Cold watermelon in the summer is sure an exquisite meal, but it's high in glucose and sucrose. Is 14 grams of fastly absorbed sugars  (glucose and sucrose) in 500 grams of fruit too much or OK? I'm leaving fructose aside. I'd say it's good for the glucose-tolerant ones. Perhaps not so good for the other ones.

image.png.cb60f5bbb72de6818b4d24ff3b7fa2f9.png

First, watermelon historically has been a highly seasonal fruit (as many others); it serves a very good purpose as it has among the highest potassium content of any food. In the hot summer months, people sweat more, and it is almost by nature that watermelon is packed w/ so much potassium and fluid.

Second, watermelon boosts nitric oxide in the blood extremely well, which is why some bodybuilders eat it before going to the gym.

In conjunction, I think that daily consumption would not be smart, but it can surely be a part of a CR eating regimen, watermlon is very low cal, packed w/ nutrients, and naturally cleans out our arteries.

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Well, watermelon may not be all that unhealthy, at least for rats.

But if you are on a high-fat diet, there is a reasonable chance that you might be moving into the insulin resistance territory, and any carbs intake (even if whole) will spike your glucose more than usual. It becomes a vicious circle.

Antioxidative and antidiabetic activities of watermelon (Citrullus lanatus) juice on oxidative stress in alloxan-induced diabetic male Wistar albino rats

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On 2/18/2022 at 9:14 AM, Ron Put said:

Another reason to avoid meat, Sialic Acid:

Sialic acids have many known beneficial roles in human health.  The concern expressed here is for a specific sialic acid Neu5Gc which is not natively produced in humans and can provoke an antibody response.  This doesn't strike me as particularly concerning.  I've had food sensitivity testing looking at antibodies (IgG) to many foods.  The idea being antibodies are not a definitive sign of trouble but one should look first at foods provoking a strong antibody response. But to know what foods are problematic one must test the foods through elimination and reintroduction looking for reaction symptoms.  In my case the sensitivity testing was largely worthless.  The food to which I had the highest antibody response is cranberries.  I don't eat them most of the year so the elimination thing is automatic.  But I can eat a lot of them in November and December.  And nothing.  If cranberries are doing something bad to me it is so subtle I can not detect it at all.  I also had high antibodies to nightshades such as peppers, tomatoes and eggplant all of which I regularly consume with zero trouble.  I had very low levels of antibodies to the foods which give me the worst symptoms such as legumes although that might be because I stopped eating them long before doing the sensitivity testing.  As for meat, elimination and challenge testing only produces signs of benefit with high meat consumption.  There might be some correlation of meat consumption to my slowly rising LDL but it has barely tripled since giving up vegetarianism and all my other labs look great.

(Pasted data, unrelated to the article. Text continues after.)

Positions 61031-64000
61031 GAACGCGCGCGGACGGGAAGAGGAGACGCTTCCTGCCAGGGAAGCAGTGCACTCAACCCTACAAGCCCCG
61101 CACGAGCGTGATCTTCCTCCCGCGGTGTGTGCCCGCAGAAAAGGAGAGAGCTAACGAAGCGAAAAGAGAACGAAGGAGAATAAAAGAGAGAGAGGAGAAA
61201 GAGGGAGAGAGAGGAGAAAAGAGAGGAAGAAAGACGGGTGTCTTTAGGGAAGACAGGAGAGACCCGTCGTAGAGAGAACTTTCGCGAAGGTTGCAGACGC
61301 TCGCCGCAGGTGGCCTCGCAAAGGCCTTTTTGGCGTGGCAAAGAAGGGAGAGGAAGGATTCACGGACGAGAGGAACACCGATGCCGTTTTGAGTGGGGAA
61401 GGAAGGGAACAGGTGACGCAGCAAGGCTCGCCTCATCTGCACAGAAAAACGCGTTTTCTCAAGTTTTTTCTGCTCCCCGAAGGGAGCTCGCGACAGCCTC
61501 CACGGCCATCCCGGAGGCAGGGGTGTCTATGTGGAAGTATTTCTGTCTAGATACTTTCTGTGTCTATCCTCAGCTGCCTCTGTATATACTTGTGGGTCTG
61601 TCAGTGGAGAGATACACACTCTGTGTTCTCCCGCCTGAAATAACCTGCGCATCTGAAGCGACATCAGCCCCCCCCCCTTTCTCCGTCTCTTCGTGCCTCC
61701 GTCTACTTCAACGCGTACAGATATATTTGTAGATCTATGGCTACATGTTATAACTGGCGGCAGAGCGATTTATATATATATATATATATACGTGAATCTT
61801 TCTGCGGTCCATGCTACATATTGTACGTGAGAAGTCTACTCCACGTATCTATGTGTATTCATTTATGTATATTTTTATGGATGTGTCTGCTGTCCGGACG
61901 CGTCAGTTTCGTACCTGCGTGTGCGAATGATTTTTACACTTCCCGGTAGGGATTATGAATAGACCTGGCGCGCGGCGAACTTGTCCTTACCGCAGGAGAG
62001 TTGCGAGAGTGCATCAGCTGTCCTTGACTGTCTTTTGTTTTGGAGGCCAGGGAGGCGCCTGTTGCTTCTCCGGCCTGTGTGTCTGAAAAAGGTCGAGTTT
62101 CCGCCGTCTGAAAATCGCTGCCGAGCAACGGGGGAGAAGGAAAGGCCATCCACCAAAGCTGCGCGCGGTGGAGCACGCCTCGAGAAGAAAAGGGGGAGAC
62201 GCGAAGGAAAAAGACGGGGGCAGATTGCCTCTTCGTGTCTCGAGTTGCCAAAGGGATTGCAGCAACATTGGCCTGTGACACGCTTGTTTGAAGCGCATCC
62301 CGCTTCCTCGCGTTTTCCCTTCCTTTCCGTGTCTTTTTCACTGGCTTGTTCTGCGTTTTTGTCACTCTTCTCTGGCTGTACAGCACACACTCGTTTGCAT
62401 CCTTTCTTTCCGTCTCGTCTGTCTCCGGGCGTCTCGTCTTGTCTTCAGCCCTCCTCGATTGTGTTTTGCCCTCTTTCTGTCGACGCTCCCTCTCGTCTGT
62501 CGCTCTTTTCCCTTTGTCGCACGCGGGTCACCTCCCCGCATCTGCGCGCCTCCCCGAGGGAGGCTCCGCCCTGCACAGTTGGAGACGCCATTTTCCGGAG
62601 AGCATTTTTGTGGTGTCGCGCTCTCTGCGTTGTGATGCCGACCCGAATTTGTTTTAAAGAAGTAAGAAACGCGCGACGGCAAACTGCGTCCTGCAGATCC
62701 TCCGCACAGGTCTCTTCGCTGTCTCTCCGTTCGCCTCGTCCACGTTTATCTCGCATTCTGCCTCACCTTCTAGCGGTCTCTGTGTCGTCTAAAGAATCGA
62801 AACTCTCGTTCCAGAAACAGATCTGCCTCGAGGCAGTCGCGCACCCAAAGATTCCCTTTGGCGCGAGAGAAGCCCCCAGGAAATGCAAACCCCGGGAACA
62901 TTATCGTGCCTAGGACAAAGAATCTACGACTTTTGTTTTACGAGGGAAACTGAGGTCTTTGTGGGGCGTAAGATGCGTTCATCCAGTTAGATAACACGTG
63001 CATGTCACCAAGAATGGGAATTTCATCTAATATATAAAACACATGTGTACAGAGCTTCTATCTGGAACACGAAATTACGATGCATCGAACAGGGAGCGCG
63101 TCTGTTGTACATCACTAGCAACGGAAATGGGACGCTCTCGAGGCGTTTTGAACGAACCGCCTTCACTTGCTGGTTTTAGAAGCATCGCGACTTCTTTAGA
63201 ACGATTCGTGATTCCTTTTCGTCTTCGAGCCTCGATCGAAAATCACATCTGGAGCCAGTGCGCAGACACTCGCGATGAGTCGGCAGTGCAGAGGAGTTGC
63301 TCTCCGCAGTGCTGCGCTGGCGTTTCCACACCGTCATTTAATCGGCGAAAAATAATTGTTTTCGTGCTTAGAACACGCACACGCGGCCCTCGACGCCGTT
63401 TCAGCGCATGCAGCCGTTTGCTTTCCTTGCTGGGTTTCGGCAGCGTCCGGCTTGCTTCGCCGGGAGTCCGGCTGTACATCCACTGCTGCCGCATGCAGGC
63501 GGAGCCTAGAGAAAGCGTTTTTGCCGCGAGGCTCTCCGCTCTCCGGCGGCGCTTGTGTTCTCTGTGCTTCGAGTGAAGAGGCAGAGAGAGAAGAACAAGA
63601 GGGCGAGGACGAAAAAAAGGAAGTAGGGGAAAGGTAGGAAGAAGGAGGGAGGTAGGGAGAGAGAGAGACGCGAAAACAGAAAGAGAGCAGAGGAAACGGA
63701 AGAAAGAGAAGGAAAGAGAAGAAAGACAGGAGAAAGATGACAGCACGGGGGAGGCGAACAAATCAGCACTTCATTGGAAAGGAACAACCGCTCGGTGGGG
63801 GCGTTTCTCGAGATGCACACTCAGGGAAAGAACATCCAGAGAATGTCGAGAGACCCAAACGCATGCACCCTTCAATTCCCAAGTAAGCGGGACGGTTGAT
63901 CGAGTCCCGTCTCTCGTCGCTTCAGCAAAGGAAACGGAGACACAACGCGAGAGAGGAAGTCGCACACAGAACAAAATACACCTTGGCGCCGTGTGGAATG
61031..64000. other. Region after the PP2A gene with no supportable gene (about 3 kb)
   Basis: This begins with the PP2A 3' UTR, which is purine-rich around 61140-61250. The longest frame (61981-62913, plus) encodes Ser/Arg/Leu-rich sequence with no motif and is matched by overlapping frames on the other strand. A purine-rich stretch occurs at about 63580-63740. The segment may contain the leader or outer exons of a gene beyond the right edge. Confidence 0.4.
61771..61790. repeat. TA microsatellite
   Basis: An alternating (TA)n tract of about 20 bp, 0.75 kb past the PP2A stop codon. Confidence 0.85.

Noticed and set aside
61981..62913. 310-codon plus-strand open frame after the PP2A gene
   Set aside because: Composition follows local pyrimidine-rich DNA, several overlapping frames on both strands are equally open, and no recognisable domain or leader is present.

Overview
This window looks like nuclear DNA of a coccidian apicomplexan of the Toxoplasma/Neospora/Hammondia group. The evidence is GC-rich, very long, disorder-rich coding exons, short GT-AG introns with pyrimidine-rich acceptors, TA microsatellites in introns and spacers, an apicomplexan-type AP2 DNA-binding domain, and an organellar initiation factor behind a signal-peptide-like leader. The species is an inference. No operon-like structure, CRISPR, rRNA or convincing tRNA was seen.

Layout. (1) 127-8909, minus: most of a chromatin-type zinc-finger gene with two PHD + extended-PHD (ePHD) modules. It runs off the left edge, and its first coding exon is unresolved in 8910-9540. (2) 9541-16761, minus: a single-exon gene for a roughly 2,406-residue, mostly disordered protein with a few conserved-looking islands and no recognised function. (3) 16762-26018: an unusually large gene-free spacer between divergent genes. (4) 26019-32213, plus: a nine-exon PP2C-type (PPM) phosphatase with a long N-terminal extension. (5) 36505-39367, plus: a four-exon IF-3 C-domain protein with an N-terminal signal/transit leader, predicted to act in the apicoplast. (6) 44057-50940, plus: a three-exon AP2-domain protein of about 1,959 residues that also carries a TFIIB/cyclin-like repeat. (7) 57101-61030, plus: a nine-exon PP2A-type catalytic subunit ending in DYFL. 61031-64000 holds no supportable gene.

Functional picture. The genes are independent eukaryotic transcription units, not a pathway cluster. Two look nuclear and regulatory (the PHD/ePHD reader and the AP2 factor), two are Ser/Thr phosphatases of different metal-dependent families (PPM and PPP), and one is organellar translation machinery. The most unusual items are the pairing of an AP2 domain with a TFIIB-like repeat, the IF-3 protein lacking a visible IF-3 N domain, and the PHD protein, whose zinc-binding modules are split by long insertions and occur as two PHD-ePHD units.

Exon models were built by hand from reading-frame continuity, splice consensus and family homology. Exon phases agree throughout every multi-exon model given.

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8 hours ago, Ron Put said:

Well, watermelon may not be all that unhealthy, at least for rats.

But if you are on a high-fat diet, there is a reasonable chance that you might be moving into the insulin resistance territory, and any carbs intake (even if whole) will spike your glucose more than usual. It becomes a vicious circle.

Antioxidative and antidiabetic activities of watermelon (Citrullus lanatus) juice on oxidative stress in alloxan-induced diabetic male Wistar albino rats

Which lends support to people who claim that rat/mice studies should not be considered at all for human longevity advice...When would rats ever eat watermelon in their evolutionary nature? Of course giving rats watermelon probably would not improve their metabolic characteristics...

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This is an interesting interview discussing, among other things, modulating cancer drug treatments to harness evolutionary pressures against treatment-resistant cancer cells.